[Tutor] Difference between Perl and Python

Steve Willoughby steve at alchemy.com
Sun Nov 4 23:11:03 CET 2007

Varsha Purohit wrote:
> Hello everyone,
>        I wanted to know what are the differences between perl and
> python, since both of them are scripting languages...

There is plenty of difference between them and between all the other 
scripting languages.  Look beyond the notion of "scripting" and look at 
the programming language and the paradigm it supports.

Personally, I don't see Python as much of a scripting language in the 
sense that Perl is, where Perl is the "king of the quick hack"... 
powerful, easy to throw together a script to get a job done in a hurry. 
  Not so easy (but undeniably possible) to keep a disciplined, careful 
approach to writing a sizable application which will be maintained over 

Python, on the other hand, feels more to me like a solid, disciplined 
object-oriented (dare I say "real") programming language which happens 
to be high-level, dynamic and compiled to bytecode at runtime (much as 
Java is).  It takes a little more work to make a program in Python than 
Perl, but the code tends to be more solid and easier to maintain.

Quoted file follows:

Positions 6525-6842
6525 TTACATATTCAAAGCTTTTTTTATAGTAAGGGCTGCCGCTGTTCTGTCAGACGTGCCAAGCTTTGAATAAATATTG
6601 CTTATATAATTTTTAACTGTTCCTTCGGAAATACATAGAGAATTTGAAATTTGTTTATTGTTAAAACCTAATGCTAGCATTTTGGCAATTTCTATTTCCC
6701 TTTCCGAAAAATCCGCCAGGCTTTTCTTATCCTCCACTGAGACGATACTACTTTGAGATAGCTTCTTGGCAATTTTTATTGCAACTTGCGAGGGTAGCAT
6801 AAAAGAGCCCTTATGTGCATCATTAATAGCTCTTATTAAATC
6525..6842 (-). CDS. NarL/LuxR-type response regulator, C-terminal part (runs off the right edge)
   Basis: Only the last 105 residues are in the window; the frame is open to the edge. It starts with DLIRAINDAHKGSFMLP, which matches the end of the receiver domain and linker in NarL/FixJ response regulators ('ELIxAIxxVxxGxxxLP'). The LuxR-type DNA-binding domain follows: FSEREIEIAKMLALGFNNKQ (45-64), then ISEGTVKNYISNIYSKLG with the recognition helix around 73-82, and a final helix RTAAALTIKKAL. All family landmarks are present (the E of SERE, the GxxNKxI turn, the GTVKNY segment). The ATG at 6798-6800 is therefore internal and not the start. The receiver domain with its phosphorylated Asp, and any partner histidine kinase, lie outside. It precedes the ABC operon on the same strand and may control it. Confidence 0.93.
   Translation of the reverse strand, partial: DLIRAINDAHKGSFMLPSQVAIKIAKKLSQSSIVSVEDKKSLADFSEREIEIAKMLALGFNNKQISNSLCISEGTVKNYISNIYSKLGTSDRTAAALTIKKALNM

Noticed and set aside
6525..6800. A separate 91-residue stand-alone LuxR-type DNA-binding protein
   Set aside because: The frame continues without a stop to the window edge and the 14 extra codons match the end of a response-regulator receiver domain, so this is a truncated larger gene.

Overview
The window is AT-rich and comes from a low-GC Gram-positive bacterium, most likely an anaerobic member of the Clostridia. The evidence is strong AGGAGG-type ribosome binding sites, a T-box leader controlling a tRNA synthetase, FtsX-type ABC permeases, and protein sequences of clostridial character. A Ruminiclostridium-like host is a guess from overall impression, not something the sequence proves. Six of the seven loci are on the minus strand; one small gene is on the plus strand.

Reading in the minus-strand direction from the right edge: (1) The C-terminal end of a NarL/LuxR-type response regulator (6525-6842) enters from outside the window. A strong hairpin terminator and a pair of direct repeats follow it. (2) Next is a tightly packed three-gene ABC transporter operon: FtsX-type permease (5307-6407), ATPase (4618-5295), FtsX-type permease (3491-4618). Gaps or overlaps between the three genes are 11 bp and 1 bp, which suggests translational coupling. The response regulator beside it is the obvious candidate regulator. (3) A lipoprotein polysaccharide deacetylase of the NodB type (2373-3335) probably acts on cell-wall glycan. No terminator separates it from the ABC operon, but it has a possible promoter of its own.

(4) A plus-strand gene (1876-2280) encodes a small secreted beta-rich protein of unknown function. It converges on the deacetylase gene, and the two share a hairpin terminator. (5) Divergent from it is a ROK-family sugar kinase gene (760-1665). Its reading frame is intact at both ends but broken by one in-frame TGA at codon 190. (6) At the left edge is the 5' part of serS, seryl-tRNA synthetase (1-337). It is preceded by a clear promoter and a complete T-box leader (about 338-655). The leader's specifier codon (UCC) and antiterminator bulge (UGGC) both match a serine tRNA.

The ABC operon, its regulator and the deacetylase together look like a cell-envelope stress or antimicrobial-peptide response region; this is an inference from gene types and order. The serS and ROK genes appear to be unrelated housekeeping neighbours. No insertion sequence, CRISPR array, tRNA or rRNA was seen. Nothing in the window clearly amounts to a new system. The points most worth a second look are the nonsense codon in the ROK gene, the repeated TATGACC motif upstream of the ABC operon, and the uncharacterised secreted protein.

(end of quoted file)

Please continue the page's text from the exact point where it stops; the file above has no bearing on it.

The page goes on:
Those are gross generalizations, and depend on programmer skill, but the 
languages approach programming from such different angles, and encourage 
such different mindsets that it's worth considering as a difference.

Each language has separate strengths.  Python is less ambiguous about 
what expressions mean (Perl tries hard to "guess" at an appropriate way 
to interpret almost anything to do *something* while Python rejects 
things that are not clear and explicit as to your intent).  Python is 
*far* stronger at OOP support than Perl.  Perl has more convenient 
short-cuts for many things, but I've found the completeness of the 
Python standard lib and the flexibility of the methods and functions 
inside it to ultimately give me more power even if I can't do it in 
three characters.

The list could go on and on, but it really comes down to what you want 
to accomplish.  I'd use Perl for a lot of "scripting" kinds of needs, 
one-off scripts, simple data reformatting, process automation, but would 
prefer Python for creating more complex applications.  Likewise, TCL and 
Ruby have their own particular domains they do well within.

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